Then there are a few books I noticed, that I'd love to read. One of them being by Maureen Corrigan. It is called "Leave Me Alone, I'm Reading." Now that is right up my alley! I also learned some strange facts. Like, did you know: Sherlock Homes is....the only fictional character ever made an honorary fellow of the Royal Society of Chemistry because of his contributions to forensic investigation. A fictional character! LOL And I learned some funny things about some authors I Jack Prelutsky. He said: When I was in junior high....I fell in love with Wild Animals I Have Known by Ernest Thompson Seton. I hid the book in an obscure place in the school library so it was always waiting for me, and read it a couple dozen times. I wonder why he didn't just sign it out? LOL

Friday, 7 October 2011

Elephant in the Garden by Michael Morpurgo

Well, I've really got to get better at blogging! Once in September, and suddenly it is October 7. Life seems to spin faster and faster!

Peirce and I joined a book club this year at the public library. The first book we read was Elephant in the Garden. The book is pretty good. It's a story of a family in Germany during the second world war. It was interesting to read a World War II story from the perspective of a German family. It made me want to read more of his books though. It was a great introduction to this author. You can read more about the book here. It isn't a book I probably would have ever pulled off the library shelf on my own. That's one of the great things about a book club! It gets me reading books I wouldn't have otherwise.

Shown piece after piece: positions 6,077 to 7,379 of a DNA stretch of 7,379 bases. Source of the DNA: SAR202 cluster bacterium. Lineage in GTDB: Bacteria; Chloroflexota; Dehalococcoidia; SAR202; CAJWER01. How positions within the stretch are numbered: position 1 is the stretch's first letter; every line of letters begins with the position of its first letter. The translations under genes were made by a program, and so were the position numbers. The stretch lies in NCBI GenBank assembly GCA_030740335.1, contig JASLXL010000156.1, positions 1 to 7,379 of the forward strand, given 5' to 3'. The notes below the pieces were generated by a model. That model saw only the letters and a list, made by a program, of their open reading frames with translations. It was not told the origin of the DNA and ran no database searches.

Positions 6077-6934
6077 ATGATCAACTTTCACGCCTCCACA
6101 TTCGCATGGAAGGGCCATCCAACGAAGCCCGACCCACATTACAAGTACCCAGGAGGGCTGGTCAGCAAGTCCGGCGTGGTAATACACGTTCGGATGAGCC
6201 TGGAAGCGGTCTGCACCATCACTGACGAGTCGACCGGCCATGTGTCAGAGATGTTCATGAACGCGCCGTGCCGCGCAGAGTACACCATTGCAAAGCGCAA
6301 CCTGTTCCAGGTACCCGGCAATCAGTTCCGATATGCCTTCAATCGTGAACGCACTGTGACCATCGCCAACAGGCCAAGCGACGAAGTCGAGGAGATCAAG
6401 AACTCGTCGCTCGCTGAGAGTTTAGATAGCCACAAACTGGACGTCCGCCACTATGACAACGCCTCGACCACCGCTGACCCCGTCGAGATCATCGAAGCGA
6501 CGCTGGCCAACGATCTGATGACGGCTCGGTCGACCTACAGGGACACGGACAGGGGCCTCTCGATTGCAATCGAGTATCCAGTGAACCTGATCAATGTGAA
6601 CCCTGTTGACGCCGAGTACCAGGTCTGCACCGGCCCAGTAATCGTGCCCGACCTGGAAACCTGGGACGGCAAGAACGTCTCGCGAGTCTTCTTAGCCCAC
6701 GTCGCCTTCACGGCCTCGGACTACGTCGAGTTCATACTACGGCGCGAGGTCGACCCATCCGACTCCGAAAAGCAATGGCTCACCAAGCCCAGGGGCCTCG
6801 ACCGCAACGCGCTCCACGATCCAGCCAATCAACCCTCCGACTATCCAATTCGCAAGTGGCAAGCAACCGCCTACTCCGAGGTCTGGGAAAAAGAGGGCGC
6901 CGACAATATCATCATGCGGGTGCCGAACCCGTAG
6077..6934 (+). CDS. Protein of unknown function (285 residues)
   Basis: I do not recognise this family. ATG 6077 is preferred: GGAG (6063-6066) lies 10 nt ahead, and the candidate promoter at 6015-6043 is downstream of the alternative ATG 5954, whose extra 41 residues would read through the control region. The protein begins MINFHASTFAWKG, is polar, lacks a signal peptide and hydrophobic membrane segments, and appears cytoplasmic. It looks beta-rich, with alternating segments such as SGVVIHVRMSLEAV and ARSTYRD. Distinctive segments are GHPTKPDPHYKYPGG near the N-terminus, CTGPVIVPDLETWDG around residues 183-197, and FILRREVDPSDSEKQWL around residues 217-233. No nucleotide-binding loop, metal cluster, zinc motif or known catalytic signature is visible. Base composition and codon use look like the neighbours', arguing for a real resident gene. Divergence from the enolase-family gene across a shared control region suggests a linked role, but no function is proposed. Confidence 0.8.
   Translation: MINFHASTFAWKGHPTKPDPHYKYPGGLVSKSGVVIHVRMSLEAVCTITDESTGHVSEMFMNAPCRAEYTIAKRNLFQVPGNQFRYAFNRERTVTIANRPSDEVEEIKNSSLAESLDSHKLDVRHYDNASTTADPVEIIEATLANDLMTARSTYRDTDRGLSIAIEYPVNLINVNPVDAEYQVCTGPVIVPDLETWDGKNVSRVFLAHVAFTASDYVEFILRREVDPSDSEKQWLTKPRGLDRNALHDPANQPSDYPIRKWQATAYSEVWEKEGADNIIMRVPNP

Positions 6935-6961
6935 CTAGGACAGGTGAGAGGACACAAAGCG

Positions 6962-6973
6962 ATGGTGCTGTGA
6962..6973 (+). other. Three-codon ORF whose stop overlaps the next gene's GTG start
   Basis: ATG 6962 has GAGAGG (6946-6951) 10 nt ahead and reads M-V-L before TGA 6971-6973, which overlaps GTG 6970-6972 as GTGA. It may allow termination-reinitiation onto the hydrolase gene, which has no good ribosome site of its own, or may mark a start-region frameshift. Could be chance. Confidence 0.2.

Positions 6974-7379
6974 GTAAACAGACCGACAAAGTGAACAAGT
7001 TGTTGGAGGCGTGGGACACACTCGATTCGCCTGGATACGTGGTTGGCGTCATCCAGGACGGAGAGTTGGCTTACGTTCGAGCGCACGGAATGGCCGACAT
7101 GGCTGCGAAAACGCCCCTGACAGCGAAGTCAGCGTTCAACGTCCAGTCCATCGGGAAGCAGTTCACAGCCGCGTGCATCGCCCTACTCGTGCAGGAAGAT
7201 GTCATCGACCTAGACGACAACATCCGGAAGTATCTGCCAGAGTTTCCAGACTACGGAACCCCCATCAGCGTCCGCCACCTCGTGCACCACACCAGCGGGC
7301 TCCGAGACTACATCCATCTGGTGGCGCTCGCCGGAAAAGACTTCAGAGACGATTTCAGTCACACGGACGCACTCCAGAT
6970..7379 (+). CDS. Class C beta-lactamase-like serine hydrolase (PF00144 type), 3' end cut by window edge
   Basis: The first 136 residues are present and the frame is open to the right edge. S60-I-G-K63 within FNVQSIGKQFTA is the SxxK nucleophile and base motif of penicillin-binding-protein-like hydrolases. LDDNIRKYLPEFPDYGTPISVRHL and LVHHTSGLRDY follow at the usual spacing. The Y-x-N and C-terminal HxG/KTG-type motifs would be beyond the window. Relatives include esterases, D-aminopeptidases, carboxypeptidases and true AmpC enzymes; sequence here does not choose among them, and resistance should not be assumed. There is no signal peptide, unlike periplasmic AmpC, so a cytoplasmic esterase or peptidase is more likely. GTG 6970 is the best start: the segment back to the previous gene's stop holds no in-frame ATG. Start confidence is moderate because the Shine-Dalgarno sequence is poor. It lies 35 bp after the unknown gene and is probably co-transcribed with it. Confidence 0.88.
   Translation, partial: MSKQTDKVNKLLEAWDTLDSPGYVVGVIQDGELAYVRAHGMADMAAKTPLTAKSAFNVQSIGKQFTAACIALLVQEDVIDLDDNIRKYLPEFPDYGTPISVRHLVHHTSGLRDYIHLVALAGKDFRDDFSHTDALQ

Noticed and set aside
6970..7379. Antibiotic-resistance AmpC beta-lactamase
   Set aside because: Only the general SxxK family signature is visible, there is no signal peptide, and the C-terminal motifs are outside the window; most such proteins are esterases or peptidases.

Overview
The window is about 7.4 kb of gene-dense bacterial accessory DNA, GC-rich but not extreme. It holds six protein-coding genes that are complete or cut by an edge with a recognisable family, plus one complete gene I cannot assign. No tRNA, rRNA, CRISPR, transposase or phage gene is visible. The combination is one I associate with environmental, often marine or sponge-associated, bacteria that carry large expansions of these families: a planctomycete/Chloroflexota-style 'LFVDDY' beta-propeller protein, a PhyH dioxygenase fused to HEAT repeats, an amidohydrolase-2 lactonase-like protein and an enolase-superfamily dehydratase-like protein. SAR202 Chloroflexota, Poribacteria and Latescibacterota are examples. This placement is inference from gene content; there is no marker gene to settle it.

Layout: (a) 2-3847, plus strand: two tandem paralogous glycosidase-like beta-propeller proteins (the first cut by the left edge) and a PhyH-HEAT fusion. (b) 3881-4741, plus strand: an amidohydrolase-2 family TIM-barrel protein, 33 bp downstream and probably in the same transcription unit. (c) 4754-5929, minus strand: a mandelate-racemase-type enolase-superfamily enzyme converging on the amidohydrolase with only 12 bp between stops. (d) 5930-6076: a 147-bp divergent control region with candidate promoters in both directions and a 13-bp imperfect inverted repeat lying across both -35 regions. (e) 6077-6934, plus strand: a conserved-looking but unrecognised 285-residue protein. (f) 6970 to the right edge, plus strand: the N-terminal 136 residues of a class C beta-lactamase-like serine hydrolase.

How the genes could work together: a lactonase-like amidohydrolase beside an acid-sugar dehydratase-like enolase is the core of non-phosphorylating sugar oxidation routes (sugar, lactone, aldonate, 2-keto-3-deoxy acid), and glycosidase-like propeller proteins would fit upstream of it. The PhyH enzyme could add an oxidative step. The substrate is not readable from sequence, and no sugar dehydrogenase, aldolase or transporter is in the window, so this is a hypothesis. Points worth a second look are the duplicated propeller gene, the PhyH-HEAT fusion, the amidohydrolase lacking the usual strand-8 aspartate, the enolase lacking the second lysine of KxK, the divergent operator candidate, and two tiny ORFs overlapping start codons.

More than anything though, just the experience of reading a book with Peirce has been really wonderful. I seriously recommend it! I am pretty sure it wouldn't matter what the book was about - it is good bonding time. Next month will be a test to see if my theory was right because next month's book looks like a girls' book to me! Time will tell!